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This book provides the first comprehensive account of Hume's conception of objects in Book I of A Treatise of Human Nature . What, according to Hume, are objects? Ideas? Impressions? Mind-independent objects? All three? None of the above? Through a close textual analysis, Rocknak shows that Hume thought that objects are imagined ideas. But, she argues, he struggled with two accounts of how and when we imagine such ideas. On the one hand, Hume believed that we always and universally imagine that objects are the causes of our perceptions. On the other hand, he thought that we only imagine such…mehr

Produktbeschreibung
This book provides the first comprehensive account of Hume's conception of objects in Book I of A Treatise of Human Nature. What, according to Hume, are objects? Ideas? Impressions? Mind-independent objects? All three? None of the above? Through a close textual analysis, Rocknak shows that Hume thought that objects are imagined ideas. But, she argues, he struggled with two accounts of how and when we imagine such ideas. On the one hand, Hume believed that we always and universally imagine that objects are the causes of our perceptions. On the other hand, he thought that we only imagine such causes when we reach a "philosophical" level of thought. This tension manifests itself in Hume's account of personal identity; a tension that, Rocknak argues, Hume acknowledges in the Appendix to the Treatise. As a result of Rocknak's detailed account of Hume's conception of objects, we are forced to accommodate new interpretations of, at least, Hume's notions of belief, personal identity, justification and causality.

  • Produktdetails
  • The New Synthese Historical Library 71
  • Verlag: Springer / Springer Netherlands
  • 2013
  • Seitenzahl: 308
  • Erscheinungstermin: 15. Oktober 2014
  • Englisch
  • Abmessung: 235mm x 155mm x 16mm
  • Gewicht: 474g
  • ISBN-13: 9789400798359
  • ISBN-10: 9400798350
  • Artikelnr.: 41648833
Autorenporträt
Stefanie Rocknak (PhD 1999, Boston University) is currently an Associate Professor of Philosophy and the Director of the Cognitive Science Program at Hartwick College in Oneonta, NY. Her work has appeared in a number of journals and books, including Brain and Mind, Hume Studies, Philosophy Today (SPEP edition) and Beyond Description: Normativity in Naturalised Philosophy (ed. M. Milkowski and K. Talmont-Kaminski).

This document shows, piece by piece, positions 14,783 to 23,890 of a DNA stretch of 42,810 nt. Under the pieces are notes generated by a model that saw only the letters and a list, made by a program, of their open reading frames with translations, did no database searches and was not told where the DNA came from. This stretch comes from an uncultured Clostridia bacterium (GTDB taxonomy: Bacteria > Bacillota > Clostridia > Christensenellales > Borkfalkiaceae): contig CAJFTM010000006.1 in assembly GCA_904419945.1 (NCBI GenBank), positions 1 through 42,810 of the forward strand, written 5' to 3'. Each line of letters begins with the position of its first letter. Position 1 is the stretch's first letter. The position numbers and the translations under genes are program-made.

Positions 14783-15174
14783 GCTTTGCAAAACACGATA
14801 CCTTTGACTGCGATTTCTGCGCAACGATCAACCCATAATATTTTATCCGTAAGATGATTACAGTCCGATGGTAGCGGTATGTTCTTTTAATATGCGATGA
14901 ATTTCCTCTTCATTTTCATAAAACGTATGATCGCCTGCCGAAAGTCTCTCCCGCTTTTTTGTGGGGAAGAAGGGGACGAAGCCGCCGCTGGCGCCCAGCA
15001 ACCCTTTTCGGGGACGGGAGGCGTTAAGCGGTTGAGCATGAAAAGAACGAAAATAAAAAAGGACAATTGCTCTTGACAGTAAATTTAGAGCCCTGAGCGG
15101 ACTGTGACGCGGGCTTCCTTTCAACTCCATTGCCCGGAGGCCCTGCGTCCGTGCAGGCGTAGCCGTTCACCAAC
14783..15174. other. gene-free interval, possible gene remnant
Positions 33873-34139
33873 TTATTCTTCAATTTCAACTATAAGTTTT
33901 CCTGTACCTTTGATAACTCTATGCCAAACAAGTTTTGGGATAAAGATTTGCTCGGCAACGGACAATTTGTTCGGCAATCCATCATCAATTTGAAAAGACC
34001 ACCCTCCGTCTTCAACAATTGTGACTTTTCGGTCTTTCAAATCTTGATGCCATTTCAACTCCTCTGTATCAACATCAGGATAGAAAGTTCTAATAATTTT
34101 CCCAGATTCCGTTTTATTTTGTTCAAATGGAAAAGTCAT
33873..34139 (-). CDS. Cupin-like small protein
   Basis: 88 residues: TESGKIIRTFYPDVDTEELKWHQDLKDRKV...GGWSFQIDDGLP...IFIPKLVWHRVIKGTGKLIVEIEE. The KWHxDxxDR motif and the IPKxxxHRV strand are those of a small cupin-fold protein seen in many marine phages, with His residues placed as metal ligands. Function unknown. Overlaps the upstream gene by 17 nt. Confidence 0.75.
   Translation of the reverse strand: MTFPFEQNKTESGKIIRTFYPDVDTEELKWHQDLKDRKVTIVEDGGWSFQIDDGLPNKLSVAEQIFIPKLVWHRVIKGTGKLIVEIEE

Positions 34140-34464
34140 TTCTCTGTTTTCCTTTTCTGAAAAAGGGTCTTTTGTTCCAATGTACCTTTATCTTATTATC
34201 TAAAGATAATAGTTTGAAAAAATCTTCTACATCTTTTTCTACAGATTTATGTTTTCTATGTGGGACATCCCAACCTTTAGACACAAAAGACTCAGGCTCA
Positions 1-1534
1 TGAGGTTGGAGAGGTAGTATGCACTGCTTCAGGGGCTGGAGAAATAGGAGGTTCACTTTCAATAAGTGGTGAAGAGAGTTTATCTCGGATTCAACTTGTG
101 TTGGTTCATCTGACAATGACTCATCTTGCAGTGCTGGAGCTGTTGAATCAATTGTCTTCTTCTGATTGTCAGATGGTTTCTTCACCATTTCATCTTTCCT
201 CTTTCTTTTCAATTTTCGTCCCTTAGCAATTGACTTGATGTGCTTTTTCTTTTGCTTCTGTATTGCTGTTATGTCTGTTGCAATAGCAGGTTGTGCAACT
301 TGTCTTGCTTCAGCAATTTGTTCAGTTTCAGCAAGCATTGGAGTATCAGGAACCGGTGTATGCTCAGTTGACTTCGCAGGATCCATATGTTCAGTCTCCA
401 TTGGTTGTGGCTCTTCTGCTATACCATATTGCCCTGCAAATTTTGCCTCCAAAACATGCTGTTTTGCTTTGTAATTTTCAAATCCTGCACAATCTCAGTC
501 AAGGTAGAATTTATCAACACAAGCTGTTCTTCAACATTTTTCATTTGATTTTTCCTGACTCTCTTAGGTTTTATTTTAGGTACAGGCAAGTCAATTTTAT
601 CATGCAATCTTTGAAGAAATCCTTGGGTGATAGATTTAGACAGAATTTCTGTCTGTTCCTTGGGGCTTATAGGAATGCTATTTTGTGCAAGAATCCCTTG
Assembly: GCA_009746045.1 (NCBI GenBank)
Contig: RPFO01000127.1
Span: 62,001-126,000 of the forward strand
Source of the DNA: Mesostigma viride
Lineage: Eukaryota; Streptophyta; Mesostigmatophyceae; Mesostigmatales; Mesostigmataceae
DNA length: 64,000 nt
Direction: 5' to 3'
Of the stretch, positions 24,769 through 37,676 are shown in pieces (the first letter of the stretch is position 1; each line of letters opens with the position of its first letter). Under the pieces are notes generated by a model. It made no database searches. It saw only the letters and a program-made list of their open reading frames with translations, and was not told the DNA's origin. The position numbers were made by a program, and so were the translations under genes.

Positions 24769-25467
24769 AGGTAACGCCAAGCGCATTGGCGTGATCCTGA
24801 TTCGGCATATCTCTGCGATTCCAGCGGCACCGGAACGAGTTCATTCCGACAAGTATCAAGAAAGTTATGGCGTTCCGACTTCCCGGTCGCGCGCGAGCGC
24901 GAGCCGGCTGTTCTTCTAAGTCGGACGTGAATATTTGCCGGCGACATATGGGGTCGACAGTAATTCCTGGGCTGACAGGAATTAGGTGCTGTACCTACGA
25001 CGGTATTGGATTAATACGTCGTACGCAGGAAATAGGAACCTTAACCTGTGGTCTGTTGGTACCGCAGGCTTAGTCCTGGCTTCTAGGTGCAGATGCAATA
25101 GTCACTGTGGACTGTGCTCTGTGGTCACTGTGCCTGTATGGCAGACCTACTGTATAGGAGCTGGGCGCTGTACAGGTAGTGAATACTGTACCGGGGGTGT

Inhaltsangabe
General Introduction.- PART I: LAYING THE GROUNDWORK.- 1. Four Distinctions.- 2. Elementary Belief, Causally-Produced Belief and the Natural Relation of Causality.- 3. The Two Systems of Reality.- PART II: PERFECT IDENTITY AND THE TRANSCENDENTAL IMAGINATION.- 4. Proto-Objects.- 5. The First Account of Transcendental Perfect Identity: The Foundation of Secret Causes.- 6. A Mysterious Kind of Causation: The Second Account of Transcendental Perfect Identity.- 7. Unity, Number and Time: The Third Account of Transcendental Perfect Identity.- PART III: IMAGINING CAUSES IN REACTION TO THE VULGAR: A PURELY PHILOSOPHICAL ENDEAVOR.- 8. The Vulgar Attempt to Achieve Perfect Identity.- 9. The Philosopher's Reaction to the Vulgar: Imagined Causes Revisited.- 10. Personal Identity.- PART IV: JUSTIFICATION.- 11. Three Unjustified Instances of Imagined Causes: Substances, Primary Qualities and the Soul as an Immaterial Object.- 12. Conclusion.- Bibliography.- Index
Rezensionen
From the book reviews:

"Rocknak's strategic choice of subject matter, the simplicity and explanatory power of her main argument, together with her painstaking, detailed work on the relevant texts, make this a breakthrough work in Hume's psychology. Indeed, it deserves to be regarded as the most important book on Hume published in more than a decade. ... We are very fortunate to have this volume, which moves us firmly forward in understanding Hume's model of the mind ... ." (Yoram Hazony, British Journal for the History of Philosophy, August, 2014)

"'The principle of individuation is nothing but the invariableness and uninterruptedness of any object, thro' a suppos'd variation of time'. Stefanie Rocknak's Imagined Causes is a highly original, exceptionally thorough, and extremely controversial attempt to provide a comprehensive account of how Hume reaches that conclusion." (William Edward Morris, The Philosophical Quarterly, January, 2014)